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Technology

Olo is losing its Subway business, drawing shareholder lawsuits

The technology company said it has known since the beginning of the year that Subway could leave, taking 15,000 locations and “a few million dollars” in revenue with it.
Subway exterior
Subway is leaving Olo in favor of an in-house tech solution. / Photograph: Shutterstock

Online ordering company Olo revealed last week that it is losing one of its biggest customers: sandwich giant Subway.

The news sent Olo’s stock price plunging to an all-time low and has attracted the attention of at least three law firms that are looking to sue the company on behalf of shareholders who lost money.

Executives revealed on the company’s second-quarter earnings call that Subway is in the process of leaving Olo, resulting in the loss of about 2,500 locations in the quarter, in favor of an in-house technology solution. By the end of the year, all of the Subways that were using Olo will have left.

Subway in February 2020 agreed to use Olo’s Rails software at 20,000 locations. Rails allowed the chain to integrate third-party delivery orders into its POS system. But it has since decided to connect its system directly to the delivery providers, Olo CEO Noah Glass said.

Executives said they have known since the beginning of the year that Subway could be leaving and had even factored the possibility into Olo’s annual revenue guidance.

“Subway contributed about a few million dollars of revenue on a full-year basis,” CFO Peter Benevides said, according to a transcript on financial services site Sentieo. “And what we had done during the year is really start to tail that off in the second quarter through the balance of the year, really as a hedge to some of the indications that we had heard as we entered the year.”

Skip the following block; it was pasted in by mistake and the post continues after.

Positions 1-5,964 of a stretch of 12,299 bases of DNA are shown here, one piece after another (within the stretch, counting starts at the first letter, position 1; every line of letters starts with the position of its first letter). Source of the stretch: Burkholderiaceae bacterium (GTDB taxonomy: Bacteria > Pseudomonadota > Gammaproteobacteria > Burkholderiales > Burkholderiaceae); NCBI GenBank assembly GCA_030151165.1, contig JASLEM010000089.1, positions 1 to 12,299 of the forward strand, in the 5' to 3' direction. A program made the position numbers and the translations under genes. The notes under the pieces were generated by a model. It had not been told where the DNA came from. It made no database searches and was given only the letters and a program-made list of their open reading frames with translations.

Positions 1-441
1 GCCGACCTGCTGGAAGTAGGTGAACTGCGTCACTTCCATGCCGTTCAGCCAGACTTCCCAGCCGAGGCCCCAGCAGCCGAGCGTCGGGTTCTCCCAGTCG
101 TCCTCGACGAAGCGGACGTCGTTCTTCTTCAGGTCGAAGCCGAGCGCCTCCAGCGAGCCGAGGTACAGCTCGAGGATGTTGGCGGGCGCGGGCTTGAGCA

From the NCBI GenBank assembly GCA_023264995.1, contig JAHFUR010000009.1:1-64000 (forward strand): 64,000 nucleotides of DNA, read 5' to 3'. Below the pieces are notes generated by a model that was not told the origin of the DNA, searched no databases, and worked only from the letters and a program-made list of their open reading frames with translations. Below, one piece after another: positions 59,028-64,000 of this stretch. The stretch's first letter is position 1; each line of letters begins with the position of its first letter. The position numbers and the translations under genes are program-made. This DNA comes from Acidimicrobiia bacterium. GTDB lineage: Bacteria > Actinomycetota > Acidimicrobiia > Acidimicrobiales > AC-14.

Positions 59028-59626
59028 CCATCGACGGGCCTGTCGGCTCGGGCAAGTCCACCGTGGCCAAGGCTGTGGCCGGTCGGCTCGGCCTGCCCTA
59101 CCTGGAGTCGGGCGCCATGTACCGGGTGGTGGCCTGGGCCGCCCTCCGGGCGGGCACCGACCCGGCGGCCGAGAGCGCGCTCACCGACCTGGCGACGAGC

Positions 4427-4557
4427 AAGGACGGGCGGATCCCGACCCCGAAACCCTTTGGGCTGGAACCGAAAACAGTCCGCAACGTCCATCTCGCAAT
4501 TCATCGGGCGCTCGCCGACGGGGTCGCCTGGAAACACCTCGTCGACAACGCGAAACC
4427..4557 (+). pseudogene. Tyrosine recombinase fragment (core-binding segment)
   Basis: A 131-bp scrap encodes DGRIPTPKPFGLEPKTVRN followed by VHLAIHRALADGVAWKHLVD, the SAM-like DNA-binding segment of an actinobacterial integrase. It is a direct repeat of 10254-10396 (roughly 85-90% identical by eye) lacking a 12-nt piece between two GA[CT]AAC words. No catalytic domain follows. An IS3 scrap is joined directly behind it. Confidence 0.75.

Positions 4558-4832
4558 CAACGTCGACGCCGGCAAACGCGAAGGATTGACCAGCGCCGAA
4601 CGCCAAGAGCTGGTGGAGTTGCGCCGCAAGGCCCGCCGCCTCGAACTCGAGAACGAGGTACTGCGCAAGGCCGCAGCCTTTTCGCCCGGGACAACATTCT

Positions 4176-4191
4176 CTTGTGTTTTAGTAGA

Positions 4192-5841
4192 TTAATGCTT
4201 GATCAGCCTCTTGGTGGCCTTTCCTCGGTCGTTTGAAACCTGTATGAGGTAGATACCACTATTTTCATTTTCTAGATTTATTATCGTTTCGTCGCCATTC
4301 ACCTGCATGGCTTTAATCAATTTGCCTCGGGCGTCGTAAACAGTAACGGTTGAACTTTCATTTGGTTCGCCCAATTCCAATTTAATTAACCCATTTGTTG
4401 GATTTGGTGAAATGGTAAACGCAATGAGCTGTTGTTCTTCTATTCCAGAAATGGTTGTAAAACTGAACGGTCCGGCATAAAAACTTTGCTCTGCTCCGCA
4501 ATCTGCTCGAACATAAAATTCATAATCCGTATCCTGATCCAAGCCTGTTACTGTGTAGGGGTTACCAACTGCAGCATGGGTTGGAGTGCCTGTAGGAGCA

It’s a blow for Olo, which has been aggressively pursuing quick-service restaurants because of their large number of locations and potential for digitization, especially in the drive-thru. The New York-based company offers online ordering, delivery integration and payment products among other things.

But executives urged that the loss was specific to Subway’s tech strategy and not a sign of a larger shift away from Olo’s technology.

Glass explained that Subway’s POS and digital ordering system was built in-house and is the same across all of its restaurants worldwide. The chain was using Olo Rails only for one piece of the larger stack.

“I think you should think of Subway as an anomaly in this case, and not just in our restaurant customer population, but really in the restaurant industry itself,” Glass said,  according to a Sentieo transcript.

Nonetheless, the news drew a swift rebuke from shareholders, who sent Olo’s stock plummeting by 36% last Thursday. On Wednesday morning, it was hovering near an all-time low of $7.69.

The loss of Subway is not the only issue Olo is facing at the moment. Executives also noted that it’s taking longer to sell and install its technology because restaurants are busy dealing with macroeconomic factors like inflation.

“Different constituents within the restaurant … [have] a lot of things on their plate at the moment,” Glass said. “You have very high inflation in wholesale food prices, labor concerns, et cetera. So I think that is something that is transitory from the brand level.”

That dynamic—and not the loss of Subway, executives said—led Olo to lower its annual revenue guidance to $183 to $184 million, from $194 million to $196 million.

The Subway news and ensuing stock selloff attracted the attention of at least three law firms that represent investors. The firms said they're looking into whether Olo violated securities laws.

Such lawsuits are common after a company’s stock drops as lawyers try to argue that the firm deliberately kept shareholders in the dark. The cases have even earned a name: “stock-drop suits.”

Representatives from Olo and Subway had not responded to a request for comment as of publication time.

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